500 m resolution on Io, Ganymede, Triton, and Rhea, and 250 meter on Miranda. It pales to Cassini, although Cassini get very little
area coverage at better than 100 meters sad.gif


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Guest_PhilCo126_*
post Apr 11 2009, 05:07 PM
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Guests






Ted, wasn't it about the "Millennium Flyby" that the first detailed maps came out of the Galilean moons. I remember something of not to worry about Io's map as a map made today would be obsolete tomorrow due to the volcanic eruptions.
Well, I guess that the Voyager images were good enough to make the first preliminary pictorial maps of the Galilean moons. However, NASA published a dedicated "Voyager 1 and Voyager 2 Atlas of Saturnian satellites" (NASA SP-474) in 1984 but didn't publish something similar after the 1979 Jupiter encounters?
huh.gif
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DrShank
post Apr 12 2009, 04:27 AM
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QUOTE (PhilCo126 @ Apr 11 2009, 12:07 PM) *
Ted, wasn't it about the "Millennium Flyby" that the first detailed maps came out of the Galilean moons. I remember something of not to worry about Io's map as a map made today would be obsolete tomorrow due to the volcanic eruptions.
Well, I guess that the Voyager images were good enough to make the first preliminary pictorial maps of the Galilean moons. However, NASA published a dedicated "Voyager 1 and Voyager 2 Atlas of Saturnian satellites" (NASA SP-474) in 1984 but didn't publish something similar after the 1979 Jupiter encounters?
huh.gif



The USGS published the preliminary Voyager and later updated Gal Sat maps as fold-out maps. they were never hardcopied.
my Atlas of the Gal Sats will be published by Cambridge late this fall. The Saturn satellite updated maps are being handled as on-line products.
paul


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Guest_PhilCo126_*
post Apr 12 2009, 08:28 AM
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Indeed, the only Galilean moon maps I've found are in NASA SP-439 "Voyage to Jupiter" (1980) showing Mercator projections at scale 1:25000000 and Polar stereographic projections at scale 1:13980.
Thank You for the update Paul, and I'm certainly looking forward to Your upcoming book!
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DrShank
post Jul 9 2009, 02:32 PM
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happy 30th Europa!!!
july 1979 we got our first good look and have been scratching our heads ever since. I remember that warm sunny july morning long ago when you first appeared on our monitors. true it was a distant view (having drawn the short stick in the Voyager satellite pool), but Galileo got a much better view 2 decades later. Still it doesnt quite match the thrill of that first look 30 years ago today.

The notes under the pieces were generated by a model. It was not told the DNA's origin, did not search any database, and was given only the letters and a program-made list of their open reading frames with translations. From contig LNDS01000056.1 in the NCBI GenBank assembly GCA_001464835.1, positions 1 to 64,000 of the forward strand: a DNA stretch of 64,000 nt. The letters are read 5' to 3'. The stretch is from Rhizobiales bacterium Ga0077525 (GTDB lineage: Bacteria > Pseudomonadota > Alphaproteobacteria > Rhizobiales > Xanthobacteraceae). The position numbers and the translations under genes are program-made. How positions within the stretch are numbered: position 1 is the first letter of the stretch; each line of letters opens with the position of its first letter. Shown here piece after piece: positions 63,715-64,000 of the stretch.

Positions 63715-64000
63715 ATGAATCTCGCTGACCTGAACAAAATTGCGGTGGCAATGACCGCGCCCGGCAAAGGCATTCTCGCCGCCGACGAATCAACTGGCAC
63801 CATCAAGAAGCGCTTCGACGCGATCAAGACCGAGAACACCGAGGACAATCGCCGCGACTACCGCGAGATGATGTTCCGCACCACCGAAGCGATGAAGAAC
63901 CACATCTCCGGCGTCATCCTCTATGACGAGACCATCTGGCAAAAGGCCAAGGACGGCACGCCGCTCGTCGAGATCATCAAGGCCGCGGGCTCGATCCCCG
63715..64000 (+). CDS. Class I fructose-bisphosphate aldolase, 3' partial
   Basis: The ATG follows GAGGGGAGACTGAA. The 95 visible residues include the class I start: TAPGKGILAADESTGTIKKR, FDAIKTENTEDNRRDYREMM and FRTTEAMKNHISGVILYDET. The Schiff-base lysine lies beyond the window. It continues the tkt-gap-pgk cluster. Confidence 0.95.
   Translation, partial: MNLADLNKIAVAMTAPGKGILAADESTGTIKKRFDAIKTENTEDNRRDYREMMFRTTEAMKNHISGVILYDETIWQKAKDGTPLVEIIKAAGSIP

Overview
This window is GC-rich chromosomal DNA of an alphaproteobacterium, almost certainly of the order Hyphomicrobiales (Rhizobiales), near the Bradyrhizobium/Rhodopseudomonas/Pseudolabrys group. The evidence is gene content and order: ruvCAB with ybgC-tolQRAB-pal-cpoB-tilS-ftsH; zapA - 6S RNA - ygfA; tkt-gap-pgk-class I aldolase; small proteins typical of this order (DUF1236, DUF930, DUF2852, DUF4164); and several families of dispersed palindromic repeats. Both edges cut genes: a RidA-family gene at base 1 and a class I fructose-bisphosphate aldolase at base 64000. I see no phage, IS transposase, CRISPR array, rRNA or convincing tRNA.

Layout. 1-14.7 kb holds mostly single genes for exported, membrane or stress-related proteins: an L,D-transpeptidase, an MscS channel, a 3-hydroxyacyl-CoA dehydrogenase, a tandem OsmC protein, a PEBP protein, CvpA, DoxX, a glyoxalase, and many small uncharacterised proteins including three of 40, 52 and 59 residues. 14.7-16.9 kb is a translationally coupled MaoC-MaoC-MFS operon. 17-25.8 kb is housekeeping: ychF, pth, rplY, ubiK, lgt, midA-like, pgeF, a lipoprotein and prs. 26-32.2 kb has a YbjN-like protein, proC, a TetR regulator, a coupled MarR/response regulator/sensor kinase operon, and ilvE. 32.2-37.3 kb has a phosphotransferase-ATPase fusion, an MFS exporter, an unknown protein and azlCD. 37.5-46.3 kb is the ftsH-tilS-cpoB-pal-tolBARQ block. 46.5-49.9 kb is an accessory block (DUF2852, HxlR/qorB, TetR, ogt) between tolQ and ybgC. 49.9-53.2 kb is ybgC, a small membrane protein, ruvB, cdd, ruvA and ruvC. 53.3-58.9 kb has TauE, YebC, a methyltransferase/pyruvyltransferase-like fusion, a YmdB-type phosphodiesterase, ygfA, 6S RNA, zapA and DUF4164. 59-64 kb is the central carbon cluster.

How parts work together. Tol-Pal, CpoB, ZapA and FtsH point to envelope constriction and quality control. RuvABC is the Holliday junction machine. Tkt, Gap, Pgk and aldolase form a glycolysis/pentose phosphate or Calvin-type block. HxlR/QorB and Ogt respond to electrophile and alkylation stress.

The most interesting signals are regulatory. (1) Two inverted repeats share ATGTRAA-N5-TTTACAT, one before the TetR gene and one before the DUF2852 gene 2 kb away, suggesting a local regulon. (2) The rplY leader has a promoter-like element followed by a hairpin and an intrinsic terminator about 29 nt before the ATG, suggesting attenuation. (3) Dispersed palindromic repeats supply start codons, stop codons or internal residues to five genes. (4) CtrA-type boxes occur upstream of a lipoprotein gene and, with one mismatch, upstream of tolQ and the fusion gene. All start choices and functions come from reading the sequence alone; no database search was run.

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nprev
post Jul 10 2009, 12:17 AM
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Well, I'm officially an Old Dude...brings back so many pleasant memories that seem like just yesterday. 30 years...wow.

Thanks, Paul!


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DrShank
post Jul 10 2009, 12:45 AM
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QUOTE (nprev @ Jul 9 2009, 07:17 PM) *
Well, I'm officially an Old Dude...brings back so many pleasant memories that seem like just yesterday. 30 years...wow.

Thanks, Paul!



I would have written more but my connection this morning took 1 hour to write one sentence . . .

I was indeed an intern on the Voyager project but not on imaging. rather it was for Ellis Miner on the Science
Support Team, which was responsible for all the planning and execution of the plans. It gave me a healthy respect for those who did not get to appear on camera for the interviews. But also i got to see an encounter as it happened because the images went straight to the JPL TV monitors. Not like Galileo or Cassini which does not quite do that. Jupiter grew larger each day and then on the last day the satellites flashed by quickly. We even had access to quick printers that allowed us to make fast thermal prints. these prints turned black in the sunlight and although i kept some, I have since lost track of those historic photos. I landed in Pasadena a week before the encounter so they immediately put me to work . . . making xeroxes! but i was cool. it was the center of the universe for one week! I relished every minute of it. plus later that summer I was able to make prediction maps for the Saturn moon image due in 1980 and 1981.

paul